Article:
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Sophocles: Oedipus the King

A New Verse Translation

David Kovacs

April 2020

ISBN: 9780198854845

128 pages
Paperback
196x129mm

In Stock

Price: £12.99

Sophocles' great masterpiece, Oedipus the King, is here translated into highly-polished English verse alongside an introduction and notes to the translation which seek to make his achievements in both plot and language accessible to students at graduate, undergraduate, and secondary school level.

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Description

Sophocles' great masterpiece, Oedipus the King, is here translated into highly-polished English verse alongside an introduction and notes to the translation which seek to make his achievements in both plot and language accessible to students at graduate, undergraduate, and secondary school level.

  • Includes a lively and engaging introduction and detailed notes, elucidating Sophocles' masterpiece for students at both school and university level
  • Offers an accurate yet elegant and accessible English verse translation that seeks to capture and convey the formal beauty of the Greek verse while correcting important mistranslations
  • Sets out all the staging that can be inferred from what the characters say, allowing the reader to envision the actions and providing guidance on possible productions of the play

About the Author(s)

David Kovacs, Hugh H. Obear Professor of Classics (Emeritus), University of Virginia

After receiving his doctorate from Harvard University in 1976, David Kovacs joined the classics faculty at the University of Virginia, where he taught Greek and Latin language and literature for forty years.

Table of Contents

    Introduction
    1. Sophocles and the great age of Athenian tragedy
    1a. What we know of Sophocles' life
    1b. How to avoid turning Sophocles into the wrong kind of classic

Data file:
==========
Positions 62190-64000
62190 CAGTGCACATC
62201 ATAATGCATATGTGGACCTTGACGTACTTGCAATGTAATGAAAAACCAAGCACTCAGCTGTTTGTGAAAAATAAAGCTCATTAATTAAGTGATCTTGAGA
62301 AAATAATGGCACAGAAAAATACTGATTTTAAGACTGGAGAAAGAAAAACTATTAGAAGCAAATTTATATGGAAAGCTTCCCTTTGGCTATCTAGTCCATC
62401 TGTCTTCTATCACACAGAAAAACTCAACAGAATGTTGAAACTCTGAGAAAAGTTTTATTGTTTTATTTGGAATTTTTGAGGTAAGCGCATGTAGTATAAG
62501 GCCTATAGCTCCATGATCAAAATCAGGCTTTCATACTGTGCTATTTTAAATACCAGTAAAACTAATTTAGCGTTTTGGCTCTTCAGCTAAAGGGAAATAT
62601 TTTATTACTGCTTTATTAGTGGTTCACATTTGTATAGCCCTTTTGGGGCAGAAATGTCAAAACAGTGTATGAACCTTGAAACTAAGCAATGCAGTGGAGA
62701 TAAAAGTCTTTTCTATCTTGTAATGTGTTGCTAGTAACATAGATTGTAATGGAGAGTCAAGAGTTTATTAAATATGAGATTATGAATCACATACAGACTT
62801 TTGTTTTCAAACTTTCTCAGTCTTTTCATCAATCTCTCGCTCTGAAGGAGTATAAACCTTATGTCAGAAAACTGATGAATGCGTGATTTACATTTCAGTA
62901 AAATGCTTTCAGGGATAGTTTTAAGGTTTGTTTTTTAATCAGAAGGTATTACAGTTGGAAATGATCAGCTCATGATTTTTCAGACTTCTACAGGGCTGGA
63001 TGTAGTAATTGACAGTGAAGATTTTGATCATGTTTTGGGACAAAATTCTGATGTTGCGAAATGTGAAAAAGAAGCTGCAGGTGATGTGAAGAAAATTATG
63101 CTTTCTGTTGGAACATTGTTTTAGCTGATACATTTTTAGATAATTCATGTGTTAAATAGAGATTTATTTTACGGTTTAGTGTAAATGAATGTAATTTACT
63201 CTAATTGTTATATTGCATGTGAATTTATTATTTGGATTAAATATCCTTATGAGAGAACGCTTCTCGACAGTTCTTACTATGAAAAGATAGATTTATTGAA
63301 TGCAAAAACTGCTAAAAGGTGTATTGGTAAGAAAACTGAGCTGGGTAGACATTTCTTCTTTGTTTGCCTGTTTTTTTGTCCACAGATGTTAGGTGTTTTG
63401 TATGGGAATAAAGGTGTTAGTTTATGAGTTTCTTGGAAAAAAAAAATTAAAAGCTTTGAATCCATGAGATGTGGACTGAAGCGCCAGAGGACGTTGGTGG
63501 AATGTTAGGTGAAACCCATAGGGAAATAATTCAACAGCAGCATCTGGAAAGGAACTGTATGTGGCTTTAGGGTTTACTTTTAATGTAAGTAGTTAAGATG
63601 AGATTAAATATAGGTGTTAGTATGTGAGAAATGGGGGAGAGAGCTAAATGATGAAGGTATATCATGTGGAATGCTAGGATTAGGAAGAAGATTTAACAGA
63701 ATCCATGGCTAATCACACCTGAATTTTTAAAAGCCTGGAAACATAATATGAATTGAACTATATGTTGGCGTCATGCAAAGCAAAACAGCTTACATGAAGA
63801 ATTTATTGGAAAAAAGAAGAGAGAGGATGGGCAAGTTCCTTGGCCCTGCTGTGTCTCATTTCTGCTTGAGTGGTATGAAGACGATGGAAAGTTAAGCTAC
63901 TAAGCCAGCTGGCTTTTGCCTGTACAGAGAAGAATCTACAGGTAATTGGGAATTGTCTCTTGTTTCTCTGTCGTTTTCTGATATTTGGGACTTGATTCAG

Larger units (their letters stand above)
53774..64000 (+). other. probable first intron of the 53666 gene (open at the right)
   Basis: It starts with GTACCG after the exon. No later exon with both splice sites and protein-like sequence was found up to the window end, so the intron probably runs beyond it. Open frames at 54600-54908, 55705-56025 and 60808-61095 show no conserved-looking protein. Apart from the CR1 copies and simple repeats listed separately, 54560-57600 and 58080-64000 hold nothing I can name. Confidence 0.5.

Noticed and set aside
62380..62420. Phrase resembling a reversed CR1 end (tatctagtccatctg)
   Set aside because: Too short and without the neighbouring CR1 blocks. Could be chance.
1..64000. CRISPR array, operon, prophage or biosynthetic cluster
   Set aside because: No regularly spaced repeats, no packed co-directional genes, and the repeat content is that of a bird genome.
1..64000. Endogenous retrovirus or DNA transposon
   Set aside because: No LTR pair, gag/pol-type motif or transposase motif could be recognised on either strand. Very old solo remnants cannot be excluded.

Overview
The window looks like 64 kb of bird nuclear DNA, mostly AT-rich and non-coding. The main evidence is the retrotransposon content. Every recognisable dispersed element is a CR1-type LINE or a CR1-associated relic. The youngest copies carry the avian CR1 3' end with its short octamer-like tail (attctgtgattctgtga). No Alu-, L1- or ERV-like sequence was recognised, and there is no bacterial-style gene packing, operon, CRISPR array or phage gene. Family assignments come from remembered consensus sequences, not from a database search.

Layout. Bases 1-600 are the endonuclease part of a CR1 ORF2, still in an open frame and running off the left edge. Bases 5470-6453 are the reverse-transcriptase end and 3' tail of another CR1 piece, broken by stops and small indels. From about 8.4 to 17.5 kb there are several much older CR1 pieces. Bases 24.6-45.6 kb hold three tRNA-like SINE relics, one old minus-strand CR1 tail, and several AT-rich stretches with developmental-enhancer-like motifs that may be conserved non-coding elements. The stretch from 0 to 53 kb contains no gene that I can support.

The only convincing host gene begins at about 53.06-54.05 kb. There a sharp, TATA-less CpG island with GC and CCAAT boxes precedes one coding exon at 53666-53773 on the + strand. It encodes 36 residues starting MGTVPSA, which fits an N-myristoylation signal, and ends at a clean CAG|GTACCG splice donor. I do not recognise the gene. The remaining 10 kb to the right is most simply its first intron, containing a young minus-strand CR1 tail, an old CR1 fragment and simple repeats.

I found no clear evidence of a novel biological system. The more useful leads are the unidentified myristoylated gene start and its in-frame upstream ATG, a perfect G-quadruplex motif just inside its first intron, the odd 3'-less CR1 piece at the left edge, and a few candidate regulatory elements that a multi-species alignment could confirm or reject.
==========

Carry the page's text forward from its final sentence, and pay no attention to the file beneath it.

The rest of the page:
2. The conditions of tragic performance in the fifth century BC
    3. The divine dimension: on not misunderstanding Sophocles' Oedipus the King
    3a. The role of Apollo in what happens before the play opens
    3b. Apollo at work within the play
    3c. Some general considerations in favour of an active Apollo
    3d. How much pure coincidence is there in Oedipus the Kinga
    3e. What was Apollo's reason for ruining Oedipusa
    3f. Justifying the ways of God to man
    4. A further source of confusion: Sophocles' manipulation of the plot
    5. The ending
    5a. The scene with the daughters
    5b. Why is Oedipus made to re-enter the palacea
    6. The translation: its aims and methods
    7. The Greek text: departures from Lloyd-Jones and Wilson, Sophoclis Fabulae (second impression, Oxford 1992)
    Works cited
    OEDIPUS THE KING, a verse translation
    Notes to the translation
    Endmatter
    Suggestions for further reading
    Index

Reviews

"Kovacs' lively verse translation, with introduction and notes, of this seminal play, will be of value to students and lay readers alike." - Michael Halleran, William & Mary, Bryn Mawr Classical Review

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